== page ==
HS2’s Euston station will only require six platforms instead of the planned 10 if the project’s eastern leg does not go ahead, according to a rail expert. Scrapping HS2 East – the 60km section of the network that connects Birmingham Interchange with West Midlands Parkway – is the latest suggestion to emerge from the Department for Transport (DfT) as it strives to halt the ballooning of costs on the mega project. Independent rail consultant William Barter pointed out that “it’s difficult to see how cancelling the rump of HS2’s eastern leg will save any significant cost, as nothing is being spent on building it yet”. He continued: “Nor has a business case for it yet been developed, so we don’t know what benefits would be lost without it, even if anyone thought that relevant in an exercise simply to avoid cost regardless of the consequences. Even the indicative train services await development, as the ‘can’t decide have one of each’ approach embodied in the Integrated Rail Plan is commercially irrational and operationally impracticable.” However, if the DfT follows through with the decision to scrap HS2 East, there is no need to build the new Euston station as it is currently designed, Barter said. In October last year the government and HS2 Ltd confirmed that the number of platforms at the station would be reduced from 11 to 10 in order to allow construction to take place in one single phase. Cutting the eastern leg would mean that Euston station could be even smaller and therefore would likely save time and money.“The fact that the idea [of scrapping HS2 East] has been raised at all underlines the absurdity of the single-stage, 10-platform build at Euston,” Barter said. “Without the Eastern leg and the Golborne link, Euston doesn’t need even 10 platforms let alone the original 11, so by insisting on building 10 platforms in a single stage we may well end up with a station far bigger than necessary, as well as postponing any meaningful benefits of HS2, both direct and through released capacity, until the whole thing is finished rather than just after a first stage.”
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just six platforms in the first instance. “They will do just fine for the Phase 1 and 2a service [to Birmingham and to Crewe] of 10 trains per hour,” he said. “Then build the others when they are needed, and scoped for what they will actually be used for.” Recent suggestions that HS2’s Euston station could be scrapped entirely were quickly rebuffed by chancellor Jeremy Hunt, but a suggestion that its delivery would be delayed has not been entirely expelled. Building a smaller station could mitigate this.M “A six-platform station would be as per the first stage of the hybrid bill scheme, the one that the £100M had been spent designing and is pretty much shovel ready,” Barter said. “Whereas nearly everything of the 10-platform station needs to be worked out fresh. So we are much further down the road with the six platform station.” He added: “Even if not, there would be some saving from just building the box for the 10-platform station and only fitting out six platforms. But that still leaves meaningful direct and released capacity benefits dependent on the 10-platform box and the delay that implies.” Barter also suggested that the new HS2 super station at Old Oak Common in west London could also be downsized. “Drop the Great Western fast line platforms at Old Oak Common, or just make passive provision to add them in the future,” Barter said. “Now that the Elizabeth Line serves Heathrow, the need to stop the Heathrow Express at Old Oak Common has gone. And if that doesn’t stop, then nothing else on the fast lines is forced to stop.” He continued: “As it is, the biggest flow of passengers through the station will be between the Great Western Fast lines and the Elizabeth line, because that interchange will be a tad easier than at Paddington. That is not a reason for building a great big station.” Among the other suggestions that have emerged from the DfT’s cost cutting attempts is the proposal to ditch the Handsacre link – a connection from HS2’s main line at Handsacre in Staffordhsire to the West Coast Main Line. This will slash journey times from Stone-on-Trent and Stafford to London.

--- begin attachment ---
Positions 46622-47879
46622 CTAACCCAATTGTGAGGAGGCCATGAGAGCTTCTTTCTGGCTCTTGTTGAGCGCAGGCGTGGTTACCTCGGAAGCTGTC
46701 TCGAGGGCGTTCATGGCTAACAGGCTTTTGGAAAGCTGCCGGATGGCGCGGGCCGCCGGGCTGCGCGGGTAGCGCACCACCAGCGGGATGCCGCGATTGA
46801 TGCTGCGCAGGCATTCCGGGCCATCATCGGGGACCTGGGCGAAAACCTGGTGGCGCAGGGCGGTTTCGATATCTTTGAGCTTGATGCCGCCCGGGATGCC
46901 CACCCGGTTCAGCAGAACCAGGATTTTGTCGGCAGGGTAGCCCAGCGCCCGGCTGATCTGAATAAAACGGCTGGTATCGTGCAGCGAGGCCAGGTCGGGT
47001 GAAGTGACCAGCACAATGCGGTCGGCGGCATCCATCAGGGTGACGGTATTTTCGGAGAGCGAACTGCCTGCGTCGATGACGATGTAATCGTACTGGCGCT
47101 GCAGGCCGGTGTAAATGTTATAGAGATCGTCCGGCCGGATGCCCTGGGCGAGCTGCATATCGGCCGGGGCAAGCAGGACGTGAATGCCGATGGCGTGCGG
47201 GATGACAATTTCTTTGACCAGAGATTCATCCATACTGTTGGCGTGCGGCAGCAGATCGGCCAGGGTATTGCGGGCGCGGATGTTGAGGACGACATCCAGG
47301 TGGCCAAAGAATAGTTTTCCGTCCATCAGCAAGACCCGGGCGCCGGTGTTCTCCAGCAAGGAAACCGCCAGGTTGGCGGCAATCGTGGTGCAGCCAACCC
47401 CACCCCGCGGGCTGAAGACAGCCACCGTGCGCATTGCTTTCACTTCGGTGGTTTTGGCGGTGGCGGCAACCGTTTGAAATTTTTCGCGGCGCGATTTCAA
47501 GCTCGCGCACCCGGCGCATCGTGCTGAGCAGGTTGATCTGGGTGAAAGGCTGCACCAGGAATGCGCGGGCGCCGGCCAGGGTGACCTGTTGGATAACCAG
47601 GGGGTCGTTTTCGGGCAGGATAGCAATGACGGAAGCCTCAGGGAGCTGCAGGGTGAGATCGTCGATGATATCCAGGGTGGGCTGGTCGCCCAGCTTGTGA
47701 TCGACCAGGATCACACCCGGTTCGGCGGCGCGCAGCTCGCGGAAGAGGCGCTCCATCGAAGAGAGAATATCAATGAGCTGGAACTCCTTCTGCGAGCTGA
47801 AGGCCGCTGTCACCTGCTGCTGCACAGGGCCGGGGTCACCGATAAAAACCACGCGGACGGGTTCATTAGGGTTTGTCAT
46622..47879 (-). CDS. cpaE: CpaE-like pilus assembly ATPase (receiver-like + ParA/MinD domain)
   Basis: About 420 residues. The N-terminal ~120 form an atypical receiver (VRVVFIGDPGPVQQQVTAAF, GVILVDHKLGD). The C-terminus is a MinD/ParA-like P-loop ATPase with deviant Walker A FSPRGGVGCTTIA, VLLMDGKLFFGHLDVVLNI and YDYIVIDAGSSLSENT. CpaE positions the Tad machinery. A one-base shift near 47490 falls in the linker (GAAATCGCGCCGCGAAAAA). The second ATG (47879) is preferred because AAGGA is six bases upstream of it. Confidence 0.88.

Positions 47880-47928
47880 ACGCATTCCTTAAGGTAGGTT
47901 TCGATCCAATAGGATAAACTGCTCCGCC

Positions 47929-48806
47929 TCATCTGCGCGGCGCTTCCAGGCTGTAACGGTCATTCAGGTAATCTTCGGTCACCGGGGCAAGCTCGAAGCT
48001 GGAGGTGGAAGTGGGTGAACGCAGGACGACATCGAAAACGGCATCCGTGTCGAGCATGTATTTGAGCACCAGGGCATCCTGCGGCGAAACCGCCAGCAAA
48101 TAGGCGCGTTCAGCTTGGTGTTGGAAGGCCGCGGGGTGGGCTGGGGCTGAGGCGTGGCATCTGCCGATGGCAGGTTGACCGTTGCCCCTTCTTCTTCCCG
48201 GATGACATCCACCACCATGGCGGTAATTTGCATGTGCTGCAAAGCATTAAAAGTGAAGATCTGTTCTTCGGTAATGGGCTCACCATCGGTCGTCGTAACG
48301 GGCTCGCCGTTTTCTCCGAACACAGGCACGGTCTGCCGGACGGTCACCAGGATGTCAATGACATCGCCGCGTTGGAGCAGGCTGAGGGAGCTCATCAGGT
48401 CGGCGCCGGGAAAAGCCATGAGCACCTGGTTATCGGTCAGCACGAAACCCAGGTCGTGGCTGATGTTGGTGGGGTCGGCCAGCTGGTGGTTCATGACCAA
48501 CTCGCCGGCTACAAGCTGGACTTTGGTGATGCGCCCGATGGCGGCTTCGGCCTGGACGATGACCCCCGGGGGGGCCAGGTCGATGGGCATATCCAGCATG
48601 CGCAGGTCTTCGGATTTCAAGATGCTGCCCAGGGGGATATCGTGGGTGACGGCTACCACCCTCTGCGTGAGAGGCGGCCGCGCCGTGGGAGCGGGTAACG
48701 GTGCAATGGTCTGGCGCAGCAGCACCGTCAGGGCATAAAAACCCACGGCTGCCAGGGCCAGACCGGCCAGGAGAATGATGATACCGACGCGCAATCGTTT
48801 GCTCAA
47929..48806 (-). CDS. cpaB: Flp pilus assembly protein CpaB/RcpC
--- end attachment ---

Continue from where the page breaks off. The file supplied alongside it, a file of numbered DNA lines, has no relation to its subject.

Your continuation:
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are to get their promised High Speed service,” Barter said. “But so long as Phase 2a does open at the same time as Phase 1 it will never carry more than one train per hour.” Therefore, money could be saved by building the Handsacre link as a single line. This would not only save on structures and alignment but radically simplify the track layout. “Even in a blockage of one line on the direct route to Crewe, you would run all northbound trains via Handsacre and all southbound trains on the one line of the direct route,” Barter said. There is also a potential cost-cutting opportunity in putting off the Crewe tunnel that has been incorporated in the HS2 Phase 2b bill, between Crewe and Manchester, which is yet to receive royal assent. “Without the Golborne link [which was scrapped in June last year], Euston to Glasgow trains won’t be using it as they will have to be on the classic line North of Crewe,” Barter said. “Euston to Manchester trains can run via Crewe station and back onto HS2 at the North junction, so without the Golborne link the only loss is adding perhaps five or six minutes to the 71-minute timing of Phase 2b.” He continued: “In due course, the Golborne link or whatever substitute can be devised would allow two trains per hour between London and Glasgow, instead of the hourly service that is all the classic route can cope with – that’s when the tunnel has a role as it would probably be difficult to path the second train through Crewe station, and the further time saving to Manchester would be a bonus.” The DfT has not confirmed any changes to the scope of HS2 since the scrapping of the Golborne link last summer. It is currently carrying out two cost-cutting initiatives for HS2 called “Project Silverlight” and “Operation Blue Diamond”, which will run until the summer. No decision will be taken before then.